Tuesday, October 14, 2008

Power to the puff, smok'em if you can find'em

According to an October 8 press release, Imperial Tobacco is upset that Prime Minister Stephen Harper didn’t include the issue of illegal tobacco as a priority item in the Conservative's political platform for today’s federal election.

The press release notes that Canadian governments are losing over $2 billion dollars in tax revenues, “which is especially relevant in these troubled economic times”. It’s nice to see the folks at Imperial are so concerned about the loss of tax revenue extorted from their (former) customers.

Sounding more like a member of the anti-smoker brigade than a nasty old tobacco company executive, Benjamin Kemball, President and CEO of Imperial, said: "Failure of government to prioritize the issue of illegal tobacco sales is driving a highly regulated, heavily taxed, tobacco market to an illegal, unregulated and untaxed free-for-all.”

Loosely translated, that means the sale of cheap contraband is cutting into Imperial’s market share and adversely affecting their bottom line.

Of course, Imperial would like us to believe that their concern is for Canada's youth who can now buy contraband smokes at rock bottom prices without the hassle of going through legal retail outlets. But, their real concern is that hundreds of thousands of adult smokers can, and do, take advantage of the same everyday low prices.

Echoing the sentiments of anti-smoker crusaders, their press release notes that “For the last three years, after more than 40 years of steady decline, national smoking rates have remained the same.” Uh-huh. Imperial Tobacco is concerned that there aren’t enough smokers quitting. What the hell are these people trying to sell us?

Do they think no one noticed that while their customer base has been gradually declining, tobacco company profits have been steadily increasing?

The day after their first press release, they issued a second (Oct 9, 2008) to announce the results of a “study”, commissioned by Imperial, which found that “the vast majority of Canadians think the illegal tobacco trade is a problem in Canada that the federal government and the Royal Canadian Mounted Police should address.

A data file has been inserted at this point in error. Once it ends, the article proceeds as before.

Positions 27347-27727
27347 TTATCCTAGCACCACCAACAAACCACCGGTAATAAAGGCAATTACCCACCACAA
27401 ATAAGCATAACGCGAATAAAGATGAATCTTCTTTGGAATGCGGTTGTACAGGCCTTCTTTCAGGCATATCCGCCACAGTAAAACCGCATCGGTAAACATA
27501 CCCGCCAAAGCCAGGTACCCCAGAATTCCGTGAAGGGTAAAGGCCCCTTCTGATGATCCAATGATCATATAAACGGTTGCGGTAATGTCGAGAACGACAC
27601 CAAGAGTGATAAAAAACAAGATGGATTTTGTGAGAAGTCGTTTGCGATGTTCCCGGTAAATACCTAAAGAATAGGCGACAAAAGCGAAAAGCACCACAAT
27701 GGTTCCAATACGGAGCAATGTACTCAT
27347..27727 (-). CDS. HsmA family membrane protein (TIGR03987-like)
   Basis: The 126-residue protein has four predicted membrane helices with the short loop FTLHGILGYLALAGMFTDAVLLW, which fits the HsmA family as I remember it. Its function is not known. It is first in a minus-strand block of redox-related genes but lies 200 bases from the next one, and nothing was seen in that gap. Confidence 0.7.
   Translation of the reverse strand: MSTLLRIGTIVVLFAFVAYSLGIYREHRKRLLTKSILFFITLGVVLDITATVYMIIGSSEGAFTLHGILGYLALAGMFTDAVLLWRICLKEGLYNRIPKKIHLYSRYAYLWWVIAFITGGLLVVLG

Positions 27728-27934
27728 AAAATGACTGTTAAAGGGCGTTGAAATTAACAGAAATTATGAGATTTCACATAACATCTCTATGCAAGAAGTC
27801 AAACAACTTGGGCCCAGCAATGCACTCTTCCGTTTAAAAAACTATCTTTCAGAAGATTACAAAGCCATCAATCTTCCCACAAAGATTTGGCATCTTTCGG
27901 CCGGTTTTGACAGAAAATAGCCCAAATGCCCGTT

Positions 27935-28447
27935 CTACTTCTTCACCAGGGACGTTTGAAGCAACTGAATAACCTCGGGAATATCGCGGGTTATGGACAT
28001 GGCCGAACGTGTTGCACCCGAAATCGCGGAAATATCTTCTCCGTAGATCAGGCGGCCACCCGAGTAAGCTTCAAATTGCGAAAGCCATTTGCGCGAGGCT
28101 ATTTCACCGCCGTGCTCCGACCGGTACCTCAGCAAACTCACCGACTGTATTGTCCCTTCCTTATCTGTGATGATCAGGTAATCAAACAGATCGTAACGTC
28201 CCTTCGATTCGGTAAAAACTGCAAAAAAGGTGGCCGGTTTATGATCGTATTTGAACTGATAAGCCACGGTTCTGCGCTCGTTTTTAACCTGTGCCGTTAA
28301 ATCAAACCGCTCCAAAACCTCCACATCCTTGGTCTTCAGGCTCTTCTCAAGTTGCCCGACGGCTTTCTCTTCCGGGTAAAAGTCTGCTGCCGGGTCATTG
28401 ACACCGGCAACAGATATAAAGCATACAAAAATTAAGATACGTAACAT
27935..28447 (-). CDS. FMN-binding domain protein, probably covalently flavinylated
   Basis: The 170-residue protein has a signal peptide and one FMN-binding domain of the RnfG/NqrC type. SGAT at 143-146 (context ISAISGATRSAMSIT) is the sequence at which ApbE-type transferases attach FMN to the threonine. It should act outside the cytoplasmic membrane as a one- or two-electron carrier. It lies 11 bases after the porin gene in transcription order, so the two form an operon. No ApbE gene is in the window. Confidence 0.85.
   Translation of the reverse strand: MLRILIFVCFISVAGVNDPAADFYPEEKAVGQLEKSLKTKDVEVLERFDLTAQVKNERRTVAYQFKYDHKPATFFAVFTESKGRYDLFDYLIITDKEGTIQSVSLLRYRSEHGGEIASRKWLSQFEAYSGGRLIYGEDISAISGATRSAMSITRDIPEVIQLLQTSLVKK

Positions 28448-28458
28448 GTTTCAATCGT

The vast majority of Canadians, in this case, would be the fanatics in the anti-smoker brigade, greedy governments concerned about the billions being lost in sin taxes, Canada’s non-smokers and maybe a few disgruntled smokers who can’t find anyone from whom to buy the cut rate smokes.

Most smokers don’t see a problem. They see an opportunity to avoid the usurious costs of buying and using legal product. A pack a day smoker can easily save $50 per week by buying contraband. That’s a lot of money to a pensioner or a minimum wage earner.

In lock step with anti-smoker crusaders, the Imperial study notes that: “Illegal tobacco products do not comply with Canada's tobacco regulations. Furthermore, illegal tobacco trade erodes the respect Canadians have toward public order and undermines tobacco control initiatives put in place by governments.”

Hello! Is there anyone over there at Imperial Tobacco who hasn’t undergone a frontal lobotomy?

Respect for public order is not being eroded by those supplying Canadian smokers with contraband. It has been diminished by a de-normalization campaign deliberately designed to denigrate and demean smokers.

Respect for public order has been battered by the outright discrimination of smokers in the areas of housing, employment and medical care.

Does the “vast majority” really expect Canada’s five million smokers to maintain any respect for public order when they’ve been forced into the street to consume a legal product, when their governments demand ever increasing levels of extortion in the form of sin taxes, when they’re branded as child abusers and worse, when seniors and the infirm, among the most vulnerable in society, are left to die in the cold because they smoke?

The problem didn’t start with the people supplying contraband. It started with tobacco control initiatives meant to control smokers, not tobacco. Initiatives implemented by governments under pressure from the anti-smoker cranks and fanatics and meant to force smokers to quit. Force! Not encourage, not help, not educate; but to force smokers to quit.

So, apparently, now we have Imperial Tobacco joining forces with anti-smoker crusaders to demand that the federal government put an end to the sale of contraband smokes to protect their bottom line.

But, maybe they really do want smokers to quit, or at least quit smoking.

With the price of cigarettes kept artificially high by sinful sin taxes, and no cheap contraband available, some smokers would be forced to give up the dreadful smoking habit. With a few tax breaks, Imperial could corner the market for alternative nicotine delivery systems with their new line of snus (sounds like moose). Maybe they plan on sharing a display counter with nicotine gum and nicotine lozenges.

Shit. No wonder their press releases read as if they were written by Gar Mahood of the Non-Smokers Rights Association.

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